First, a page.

But it’s interesting to note that people with cockroach allergies can be a sort of canary-in-the-mine when it comes to coffee quality.
We’ve been harping on the ethically and intellectually bankrupt medical infotainment industry for years now. Publicity stunts masked as science are bad enough (see: Tuesday’s example). But bad science transformed into a publicity stunt is far more irresponsible. A textbook example came to us all this week in the form of a flawed study linking heavy caffeine consumption to hallucinations: Bad Science » Drink coffee, see dead people..
Newspapers, Web sites, and bloggers went ga-ga over the story. And when stuff like this inevitably happens, there are no two blogs we value more than the UK’s Bad Science and Neuroskeptic. In the U.S., we’ve been encouraged by a special weekly feature in Discover Magazine online, who once again didn’t get caught napping: Worst Science Article Of The Week: Too Much Coffee Will Make You Hallucinate? | Discoblog | Discover Magazine.
Rather than beat that dead horse further, we strongly encourage anyone even remotely curious about the “Drink coffee, see dead people” study to read the above-cited article. It’s a bit of an eyeful, depending on your tolerance for statistical analysis and critique. But it provides insight on the fraudulent underpinnings behind much of the study-based medical reporting we read — and willingly share as if it were fact — today.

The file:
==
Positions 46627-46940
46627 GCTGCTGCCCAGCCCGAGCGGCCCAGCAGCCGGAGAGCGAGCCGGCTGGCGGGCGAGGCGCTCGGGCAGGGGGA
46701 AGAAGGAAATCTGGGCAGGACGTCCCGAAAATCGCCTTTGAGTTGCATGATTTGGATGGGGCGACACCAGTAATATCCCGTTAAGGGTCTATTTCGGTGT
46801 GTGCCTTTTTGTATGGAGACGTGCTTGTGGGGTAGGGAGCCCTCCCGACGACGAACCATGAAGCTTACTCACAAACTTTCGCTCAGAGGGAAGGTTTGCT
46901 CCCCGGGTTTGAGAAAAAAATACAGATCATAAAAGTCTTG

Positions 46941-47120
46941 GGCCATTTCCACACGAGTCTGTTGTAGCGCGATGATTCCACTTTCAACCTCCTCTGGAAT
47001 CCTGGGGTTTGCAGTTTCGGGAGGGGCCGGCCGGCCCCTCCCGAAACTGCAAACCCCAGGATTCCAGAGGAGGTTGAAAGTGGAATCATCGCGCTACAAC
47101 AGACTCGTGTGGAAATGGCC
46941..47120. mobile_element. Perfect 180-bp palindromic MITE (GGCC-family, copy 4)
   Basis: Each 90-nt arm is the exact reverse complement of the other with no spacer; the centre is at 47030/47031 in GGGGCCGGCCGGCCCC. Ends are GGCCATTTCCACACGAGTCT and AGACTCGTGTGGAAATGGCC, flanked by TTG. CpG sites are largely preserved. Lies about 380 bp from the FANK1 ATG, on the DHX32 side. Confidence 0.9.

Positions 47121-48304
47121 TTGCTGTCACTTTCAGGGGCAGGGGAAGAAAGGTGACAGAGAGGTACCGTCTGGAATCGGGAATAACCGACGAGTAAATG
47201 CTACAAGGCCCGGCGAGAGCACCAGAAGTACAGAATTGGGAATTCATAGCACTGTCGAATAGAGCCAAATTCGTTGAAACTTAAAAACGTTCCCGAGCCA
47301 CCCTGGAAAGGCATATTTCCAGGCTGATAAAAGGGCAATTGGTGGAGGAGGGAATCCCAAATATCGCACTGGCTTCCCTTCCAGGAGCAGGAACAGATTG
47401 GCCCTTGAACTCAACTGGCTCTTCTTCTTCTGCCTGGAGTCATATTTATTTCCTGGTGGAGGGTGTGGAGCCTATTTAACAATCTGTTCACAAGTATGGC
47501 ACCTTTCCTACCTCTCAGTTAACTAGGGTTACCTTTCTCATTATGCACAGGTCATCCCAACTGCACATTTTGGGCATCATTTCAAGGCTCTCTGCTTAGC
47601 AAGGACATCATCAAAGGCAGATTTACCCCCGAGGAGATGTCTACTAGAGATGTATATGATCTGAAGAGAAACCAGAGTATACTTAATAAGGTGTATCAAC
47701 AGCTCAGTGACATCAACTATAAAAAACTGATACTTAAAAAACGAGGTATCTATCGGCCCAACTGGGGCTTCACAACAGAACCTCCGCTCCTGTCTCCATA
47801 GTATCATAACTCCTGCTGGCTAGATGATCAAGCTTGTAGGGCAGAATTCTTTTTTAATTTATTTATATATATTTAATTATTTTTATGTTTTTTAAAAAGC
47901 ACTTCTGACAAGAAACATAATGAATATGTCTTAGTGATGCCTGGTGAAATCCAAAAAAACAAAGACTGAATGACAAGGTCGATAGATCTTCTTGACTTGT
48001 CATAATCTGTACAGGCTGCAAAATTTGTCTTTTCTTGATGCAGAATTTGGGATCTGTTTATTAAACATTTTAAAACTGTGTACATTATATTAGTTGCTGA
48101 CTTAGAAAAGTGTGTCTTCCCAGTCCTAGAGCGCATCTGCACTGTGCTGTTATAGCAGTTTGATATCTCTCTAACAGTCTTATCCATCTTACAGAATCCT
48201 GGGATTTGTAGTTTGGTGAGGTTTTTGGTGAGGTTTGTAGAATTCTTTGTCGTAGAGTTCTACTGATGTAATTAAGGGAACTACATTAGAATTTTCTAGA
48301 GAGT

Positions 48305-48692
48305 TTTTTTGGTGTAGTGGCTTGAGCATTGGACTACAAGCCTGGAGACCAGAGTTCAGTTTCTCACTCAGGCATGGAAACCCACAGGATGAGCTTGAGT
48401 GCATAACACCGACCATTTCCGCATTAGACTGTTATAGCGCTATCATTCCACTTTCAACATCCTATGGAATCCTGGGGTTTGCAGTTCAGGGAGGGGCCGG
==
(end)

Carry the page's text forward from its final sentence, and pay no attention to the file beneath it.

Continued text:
And we quote:
According to experts who study disease and risk: You can pretty much ignore almost all of these health bulletins, with a few exceptions:
Exercise, eat a balanced diet, don’t be fat, drink only in moderation and, whatever you do, don’t smoke.
There’s nothing more to see here, folks. Everyone, please go back to your homes and worry about something else worth worrying about.
Why we entertain the unscientific musings of a discount health care company is beyond us. It’s probably because we’d rather report on it before much of the local press undoubtedly picks this bubblegum lifestyle piece up and makes it out to be something remotely substantial: Caffeine Survey Reveals Most, Least Caffeinated Cities.
A year ago we reported on their “first [sic] annual” survey, and we surprisingly get a second. Whereas San Francisco was ranked the least caffeinated city in America in 2007, we’ve apparently dropped off the Top 5 list in 2008. Curiously enough, we are now ranked #3 for the most coffee consumption after being unranked in 2007.